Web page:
Canon N3 Plug

This page describes my efforts in producing a home made canon n3 plug to connect to my EOS 10D. If you decide to follow where I have been, you do so at your own risk. I simply don't want to know if you damage your cammera.

I found that the price of the canon accessories (either the remote switch RS-80n3 or the remote timer TC-80n3) that connect to this socket rather too expensive for what they were, and that a home made soloution, whilst not better, would certainly be cheeper. ("Cheeper" does rather depend on your own "cost per hour" of course :-)

I found that the pitch of the n3 pins exactly matches that of a VGA socket and therefor have made the connector from one of these. I took mine from an old ISA VGA card, but they are available from the likes of RS, Farnell or Maplin in the UK, and other places elsewhere I expect. Unfortunately, the recepicles in the VGA socket are not a very good fit to the n3 pins, though with care and a little bending they can be made to work. I found that the recepicles from an old PS2 mouse socket were almost exactly right (if not absolutely right) and so I have used these instead. Upper recepical is from the VGA socket, lower one is from the PS2 mouse socket.

Start by dismanteling the VGA socket, and remove the pins. Even if you are going to use the pins from the socket, it is best to remove them at this stage, because you will have to sight through the holes to make sure of a good fit. From now on, I will refer to the VGA socket as the new plug. From the shell of the socket, cut enough material to make your new plug.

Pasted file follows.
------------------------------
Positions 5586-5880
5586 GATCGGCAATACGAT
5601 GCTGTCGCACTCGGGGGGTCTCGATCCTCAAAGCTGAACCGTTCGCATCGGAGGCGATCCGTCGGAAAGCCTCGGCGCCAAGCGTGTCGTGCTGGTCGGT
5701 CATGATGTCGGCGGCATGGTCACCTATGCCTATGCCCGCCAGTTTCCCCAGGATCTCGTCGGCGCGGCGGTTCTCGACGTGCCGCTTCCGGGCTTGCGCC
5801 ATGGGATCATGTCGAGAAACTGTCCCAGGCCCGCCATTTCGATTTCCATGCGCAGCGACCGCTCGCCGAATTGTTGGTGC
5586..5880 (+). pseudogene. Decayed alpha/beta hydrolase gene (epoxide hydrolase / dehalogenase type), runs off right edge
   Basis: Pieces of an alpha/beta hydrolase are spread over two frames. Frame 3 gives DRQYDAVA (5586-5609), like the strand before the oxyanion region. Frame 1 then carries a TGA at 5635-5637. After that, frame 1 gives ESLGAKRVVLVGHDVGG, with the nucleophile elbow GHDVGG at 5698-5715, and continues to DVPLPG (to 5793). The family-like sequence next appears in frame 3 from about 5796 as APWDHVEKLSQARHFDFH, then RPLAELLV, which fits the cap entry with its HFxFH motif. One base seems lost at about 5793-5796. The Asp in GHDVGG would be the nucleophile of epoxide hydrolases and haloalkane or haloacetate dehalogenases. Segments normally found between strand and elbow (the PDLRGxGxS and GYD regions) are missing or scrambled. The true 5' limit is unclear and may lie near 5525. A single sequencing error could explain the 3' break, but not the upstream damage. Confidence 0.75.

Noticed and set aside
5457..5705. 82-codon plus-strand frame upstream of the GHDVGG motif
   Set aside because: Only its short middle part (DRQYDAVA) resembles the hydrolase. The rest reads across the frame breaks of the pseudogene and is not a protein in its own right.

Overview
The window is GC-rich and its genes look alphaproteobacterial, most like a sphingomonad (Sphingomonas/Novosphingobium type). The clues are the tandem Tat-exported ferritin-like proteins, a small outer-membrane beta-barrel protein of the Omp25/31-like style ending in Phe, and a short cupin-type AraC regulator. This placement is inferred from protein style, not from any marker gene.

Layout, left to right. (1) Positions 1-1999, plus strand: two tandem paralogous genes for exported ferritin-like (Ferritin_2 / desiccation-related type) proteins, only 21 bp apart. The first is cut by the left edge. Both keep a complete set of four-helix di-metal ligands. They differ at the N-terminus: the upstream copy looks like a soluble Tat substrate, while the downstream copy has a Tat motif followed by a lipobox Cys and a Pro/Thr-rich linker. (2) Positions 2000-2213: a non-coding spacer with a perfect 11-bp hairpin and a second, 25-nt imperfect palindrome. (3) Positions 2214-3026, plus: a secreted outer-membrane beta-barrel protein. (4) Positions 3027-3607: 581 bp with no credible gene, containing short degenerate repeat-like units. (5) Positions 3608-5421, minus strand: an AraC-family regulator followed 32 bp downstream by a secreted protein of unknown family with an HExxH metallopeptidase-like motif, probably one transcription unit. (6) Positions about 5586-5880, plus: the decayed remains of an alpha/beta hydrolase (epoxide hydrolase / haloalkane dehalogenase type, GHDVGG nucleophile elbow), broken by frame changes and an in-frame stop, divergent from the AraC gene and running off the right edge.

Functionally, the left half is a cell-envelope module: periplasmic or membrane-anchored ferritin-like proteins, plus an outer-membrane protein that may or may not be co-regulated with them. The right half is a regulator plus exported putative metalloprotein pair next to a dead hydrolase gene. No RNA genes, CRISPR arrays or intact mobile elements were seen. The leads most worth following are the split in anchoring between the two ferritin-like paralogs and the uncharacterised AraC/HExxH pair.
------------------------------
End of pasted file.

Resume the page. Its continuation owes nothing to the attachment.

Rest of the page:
Continue to cut the new plug down, probably with a neadle file at this stage, such that with three of the holes exactly lined up with the three n3 pins, it will fit into the n3 socket. I have also added some araldite to the new plug to make up for any missing bits of plastic (or my mistakes when filing :-)

With some care and a small file, a very good fit can be produced. Now it's time to fit the pins back in (or indeed to fit the pins from the PS2 mouse socket) and fix them in place (I used more araldite) and then solder a thin 3 core cable (I used a scrap cable from an old PS2 mouse) to the three pins and araldite the whole thing up like a moulded plug. This is a sketch of the n3 socket connections.

Quite a neat job I think, and although it doesn't latch in place, there should be sufficient friction to keep it there.

I have brought all three pins out on my plug because I intend to use the focus control separately from the shutter (because it wakes the camera up from sleep with out taking a shot), but of course you could merely connect to the two pins which fire the shutter.

Thanks to Óskar Páll (and others - use Google) for sharing his ideas.

I intend to make a remote release timer; not exactly a TC-80n3 copy (I want it to be able to work with mirror lock up :-) and also be interfaceable to several remote triggers (i.e. a motion detector and an RF remote control).

Update: Some info on the remote shutter release is HERE And wow!! it works!

Any further work on this project will be published here.

You are welcome to e-mail me with any comments if you like at mike at